Thousands of patients promised elective surgery are waiting longer than the Government-ordered maximum of six months - which next year will shrink to five, then four months.
Waikato District Health Board was the worst performer nationally in the latest Health Ministry statistics, which are for January. In the Auckland region, the Auckland DHB had the greatest number waiting too long, particularly patients needing eye surgery.
At the other end of the national scale, Counties Manukau, an acknowledged leader in elective surgery, had the lowest proportion of patients waiting too long, only 0.2 per cent.
Yet although more than 1000 Auckland and Waikato patients - including 302 being treated by the Waitemata DHB - waited too long, these boards met the Government's more widely publicised target of increasing the number of operations performed.
Nationally about 106,000 patients a year had elective surgery from 2001 to 2005, but the number has risen each year since, to 145,400 in the year to last June. In the past five financial years, Counties Manukau has increased its amount of elective surgery by more than half - to 15,600 patients.
Its head of general and vascular surgery, Dr Andrew Connolly, said a leading reason for this was having a facility, the Manukau Surgery Centre, dedicated to elective surgery and separate from Middlemore Hospital, where most acute surgery was done.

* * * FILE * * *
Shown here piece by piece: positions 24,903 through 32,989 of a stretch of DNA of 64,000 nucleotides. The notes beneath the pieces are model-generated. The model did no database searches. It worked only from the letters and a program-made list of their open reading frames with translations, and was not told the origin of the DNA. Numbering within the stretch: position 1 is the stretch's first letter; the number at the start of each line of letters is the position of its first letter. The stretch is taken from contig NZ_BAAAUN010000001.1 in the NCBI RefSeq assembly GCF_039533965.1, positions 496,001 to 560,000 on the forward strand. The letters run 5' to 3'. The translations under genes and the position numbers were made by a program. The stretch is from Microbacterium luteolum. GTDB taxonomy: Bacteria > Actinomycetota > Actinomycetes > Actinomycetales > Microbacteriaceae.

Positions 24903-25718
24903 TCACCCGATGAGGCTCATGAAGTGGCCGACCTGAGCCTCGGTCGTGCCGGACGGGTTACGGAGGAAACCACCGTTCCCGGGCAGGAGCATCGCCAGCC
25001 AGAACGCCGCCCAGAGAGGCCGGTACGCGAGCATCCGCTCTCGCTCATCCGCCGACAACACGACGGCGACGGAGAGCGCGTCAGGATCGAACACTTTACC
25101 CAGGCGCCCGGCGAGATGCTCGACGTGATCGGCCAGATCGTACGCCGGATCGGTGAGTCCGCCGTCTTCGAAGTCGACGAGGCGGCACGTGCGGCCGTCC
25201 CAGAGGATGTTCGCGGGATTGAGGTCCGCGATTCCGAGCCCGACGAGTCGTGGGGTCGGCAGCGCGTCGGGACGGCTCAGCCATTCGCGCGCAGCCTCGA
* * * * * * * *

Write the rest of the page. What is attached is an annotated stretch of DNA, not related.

"The separation of acutes and electives has been the jewel in the crown. It means our operating rooms and wards are ring-fenced for elective surgery."
Auckland DHB has adopted this model in part with several new theatres at the Greenlane Clinical Centre, and Waitemata is doing it with its soon-to-be-built elective surgery centre beside North Shore Hospital.
One patient to benefit from Counties Manukau's leading role is Ambica Rama, 69, of Pukekohe.
She had her arthritic right knee replaced by an artificial joint at the Manukau centre last week. Her left knee was done in September.
She waited about six months for her first operation and five for the second.
The Auckland board says in its annual plan that although it is committed to boosting elective surgery, it will become "increasingly difficult to achieve" because of the high demand for the aged residential care subsidy, which it is obliged to fund.
But elective services director Peter Lowry said the board would achieve the goal of boosting the amount of elective surgery, and the Government's requirement of total compliance by June with the six-month rules for first specialist assessments and surgery.
Number of patients promised elective surgery who had been awaiting treatment for more than six months:
* 300 - Waitemata District Health Board
* 399 - Auckland DHB
* 26 - Counties Manukau DHB
* 617 - Waikato DHB
* 2903 - All DHBs
Source: Health Ministry data for January.